'Heat or eat is becoming a redundant phrase as many families can afford neither'

Chancellor of the Exchequer Rishi Sunak delivering his Spring Statement in the House of Commons, Lon

Rishi Sunak delivering his spring statement in the House of Commons - Credit: PA

The chancellor’s month-old spring statement still attracts comment but precious little support. 

The troupe of hollow-eyed, rictus-grinned Tory MPs on Ian Dale, Question Time or Newsnight promoting Sunak’s grudging support for 'hard working British families' attract morbid fascination. Special mention goes to Robert Jenrick’s generous suggestion that Universal Credit claimants should dip into savings.  

We are certainly in a pickle: the monumental tab for Covid spending (and multi-billion fraud) has arrived as pressures on the NHS and social care continue to mount. 

Energy prices are in orbit, pressures on daily shopping baskets are accelerating and there are questions about UK food security. Serious labour shortages threaten the care sector, food, hospitality and farming. 

David Winskill was 'astounded' on his first trip into the City for 16 months

David Winskill thinks Rishi Sunak could have done more to help in his spring statement - Credit: Archant

Plummeting living standards of those on low incomes are starting to lap at the toes of the middle classes. 

The number of children living in poverty (currently 4.3 million) will grow and the qualifier 'absolute' appears more often.  

Heat or eat is becoming a redundant phrase as many families can afford neither. Trussell Trust research reveals that, after rent, foodbank clients have an average of £248 a month to cover energy, water, council tax, food and essentials.  

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And what was the jewel in Sunak’s response? Five pence off petrol duty!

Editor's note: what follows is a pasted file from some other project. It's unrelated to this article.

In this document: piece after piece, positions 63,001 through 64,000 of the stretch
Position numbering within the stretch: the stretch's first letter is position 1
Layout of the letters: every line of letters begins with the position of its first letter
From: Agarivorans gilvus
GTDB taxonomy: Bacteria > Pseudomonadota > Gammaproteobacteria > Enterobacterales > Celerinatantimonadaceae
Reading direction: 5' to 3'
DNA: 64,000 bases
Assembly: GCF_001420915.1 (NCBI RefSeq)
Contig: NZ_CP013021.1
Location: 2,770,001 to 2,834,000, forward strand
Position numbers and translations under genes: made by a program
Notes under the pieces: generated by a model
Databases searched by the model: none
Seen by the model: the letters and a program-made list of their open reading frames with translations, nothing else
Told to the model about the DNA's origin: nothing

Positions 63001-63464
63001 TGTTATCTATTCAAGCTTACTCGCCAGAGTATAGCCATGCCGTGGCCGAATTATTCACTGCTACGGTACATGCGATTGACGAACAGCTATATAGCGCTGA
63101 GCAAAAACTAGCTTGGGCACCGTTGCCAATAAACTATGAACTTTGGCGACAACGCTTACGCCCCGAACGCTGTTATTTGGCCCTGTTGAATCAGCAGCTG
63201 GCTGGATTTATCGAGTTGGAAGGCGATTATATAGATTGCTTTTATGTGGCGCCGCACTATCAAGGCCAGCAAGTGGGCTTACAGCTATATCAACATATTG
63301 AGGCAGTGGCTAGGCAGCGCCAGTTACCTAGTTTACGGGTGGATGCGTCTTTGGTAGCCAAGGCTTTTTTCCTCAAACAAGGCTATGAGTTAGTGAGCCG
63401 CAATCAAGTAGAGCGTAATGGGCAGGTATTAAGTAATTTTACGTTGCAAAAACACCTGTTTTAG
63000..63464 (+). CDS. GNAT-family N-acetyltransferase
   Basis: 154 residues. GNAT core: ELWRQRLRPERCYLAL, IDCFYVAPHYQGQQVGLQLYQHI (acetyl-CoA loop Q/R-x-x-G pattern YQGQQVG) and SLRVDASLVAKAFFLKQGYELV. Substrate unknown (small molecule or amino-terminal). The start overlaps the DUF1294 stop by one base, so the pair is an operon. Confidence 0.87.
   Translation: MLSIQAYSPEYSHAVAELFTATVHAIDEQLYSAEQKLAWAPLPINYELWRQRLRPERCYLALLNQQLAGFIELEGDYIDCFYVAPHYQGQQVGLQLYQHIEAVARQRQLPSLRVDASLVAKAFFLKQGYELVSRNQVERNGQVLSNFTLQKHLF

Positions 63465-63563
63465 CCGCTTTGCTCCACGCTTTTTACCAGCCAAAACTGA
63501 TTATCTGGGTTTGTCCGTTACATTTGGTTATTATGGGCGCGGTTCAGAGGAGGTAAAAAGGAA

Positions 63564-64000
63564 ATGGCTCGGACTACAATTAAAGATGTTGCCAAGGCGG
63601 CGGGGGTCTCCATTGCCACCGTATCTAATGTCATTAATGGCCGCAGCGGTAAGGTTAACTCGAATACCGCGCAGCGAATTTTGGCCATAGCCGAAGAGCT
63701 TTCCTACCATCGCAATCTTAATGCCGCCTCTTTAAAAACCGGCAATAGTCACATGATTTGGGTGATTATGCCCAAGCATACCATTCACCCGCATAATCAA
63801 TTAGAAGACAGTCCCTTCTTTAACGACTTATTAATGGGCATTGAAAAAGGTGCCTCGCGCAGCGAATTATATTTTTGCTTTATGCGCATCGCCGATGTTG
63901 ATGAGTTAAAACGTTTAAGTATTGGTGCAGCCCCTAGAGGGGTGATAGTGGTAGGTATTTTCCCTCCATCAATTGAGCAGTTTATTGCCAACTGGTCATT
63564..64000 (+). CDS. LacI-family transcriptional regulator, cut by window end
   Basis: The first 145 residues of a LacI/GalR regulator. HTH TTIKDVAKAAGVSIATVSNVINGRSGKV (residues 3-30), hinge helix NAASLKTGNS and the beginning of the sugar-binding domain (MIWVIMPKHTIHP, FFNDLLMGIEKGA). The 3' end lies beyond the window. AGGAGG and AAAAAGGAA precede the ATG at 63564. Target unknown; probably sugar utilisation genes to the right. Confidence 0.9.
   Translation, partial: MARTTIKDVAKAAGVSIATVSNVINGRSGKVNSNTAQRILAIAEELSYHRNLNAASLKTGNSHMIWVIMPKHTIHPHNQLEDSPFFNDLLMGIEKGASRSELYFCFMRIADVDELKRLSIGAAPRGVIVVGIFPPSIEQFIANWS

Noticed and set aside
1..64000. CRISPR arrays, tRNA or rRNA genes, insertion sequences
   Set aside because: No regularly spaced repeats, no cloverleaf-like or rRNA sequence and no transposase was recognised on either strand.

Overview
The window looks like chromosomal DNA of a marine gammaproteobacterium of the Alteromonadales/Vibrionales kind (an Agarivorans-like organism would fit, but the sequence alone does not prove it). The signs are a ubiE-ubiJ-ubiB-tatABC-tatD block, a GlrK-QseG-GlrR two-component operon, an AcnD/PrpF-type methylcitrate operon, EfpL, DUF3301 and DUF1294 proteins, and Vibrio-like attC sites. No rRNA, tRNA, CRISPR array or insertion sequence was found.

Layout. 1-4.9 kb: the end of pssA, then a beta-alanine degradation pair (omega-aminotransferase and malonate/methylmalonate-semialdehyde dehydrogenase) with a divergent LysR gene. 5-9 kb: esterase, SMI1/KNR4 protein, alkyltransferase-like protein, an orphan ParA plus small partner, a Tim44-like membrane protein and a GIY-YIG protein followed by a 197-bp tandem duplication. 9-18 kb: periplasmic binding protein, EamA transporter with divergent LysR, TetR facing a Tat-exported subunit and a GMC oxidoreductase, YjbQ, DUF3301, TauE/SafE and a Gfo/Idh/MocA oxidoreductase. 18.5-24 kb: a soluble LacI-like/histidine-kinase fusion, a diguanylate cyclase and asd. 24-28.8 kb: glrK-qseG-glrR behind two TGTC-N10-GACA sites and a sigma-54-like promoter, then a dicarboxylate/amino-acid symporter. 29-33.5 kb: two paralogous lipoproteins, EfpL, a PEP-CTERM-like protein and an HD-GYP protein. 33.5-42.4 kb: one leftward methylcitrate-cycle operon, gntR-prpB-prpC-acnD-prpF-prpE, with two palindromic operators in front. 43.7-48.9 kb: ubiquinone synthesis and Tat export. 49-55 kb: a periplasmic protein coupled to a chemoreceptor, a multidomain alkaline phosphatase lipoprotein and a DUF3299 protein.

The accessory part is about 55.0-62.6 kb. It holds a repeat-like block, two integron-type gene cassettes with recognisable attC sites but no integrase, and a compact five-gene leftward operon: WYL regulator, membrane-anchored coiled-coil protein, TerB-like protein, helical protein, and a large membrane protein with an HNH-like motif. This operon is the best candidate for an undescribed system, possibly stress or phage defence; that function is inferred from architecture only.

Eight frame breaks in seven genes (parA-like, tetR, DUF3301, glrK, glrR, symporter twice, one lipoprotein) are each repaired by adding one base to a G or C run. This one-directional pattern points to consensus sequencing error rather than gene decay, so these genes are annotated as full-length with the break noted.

Public finances were not as bad as expected so he could have done a lot more. So why didn’t he?

Perhaps he gets his inspiration from the past. Here’s part of a review of a history of the Irish Famine by Cecil Woodham-Smith, The Great Hunger: "When the blight began in 1846 the English were totally committed to the principles of laissez-faire economy and that the government should do as little as possible to interfere with markets or the economy. This notion prevented them from offering any sort of meaningful assistance by way of purchasing and distributing food or stopping the exporting of food produced in Ireland and directing it to local relief. Even the assistance they did offer was not offered free but for sale at market prices only. The idea of giving people free food was thought to deny or rob the recipient of self-esteem and self-reliance." 

It is terrifying to think that Sunak, Rees-Mogg and other cabinet members are actively promoting the economic thinking of Robert Peel. 

Trying to resolve the kerfuffle about her non-dom status, Akshata Murty commented: “I understand and appreciate the British sense of fairness…” 

Rishi should ask her to elaborate. 

David Winskill is a local campaigner for Crouch End.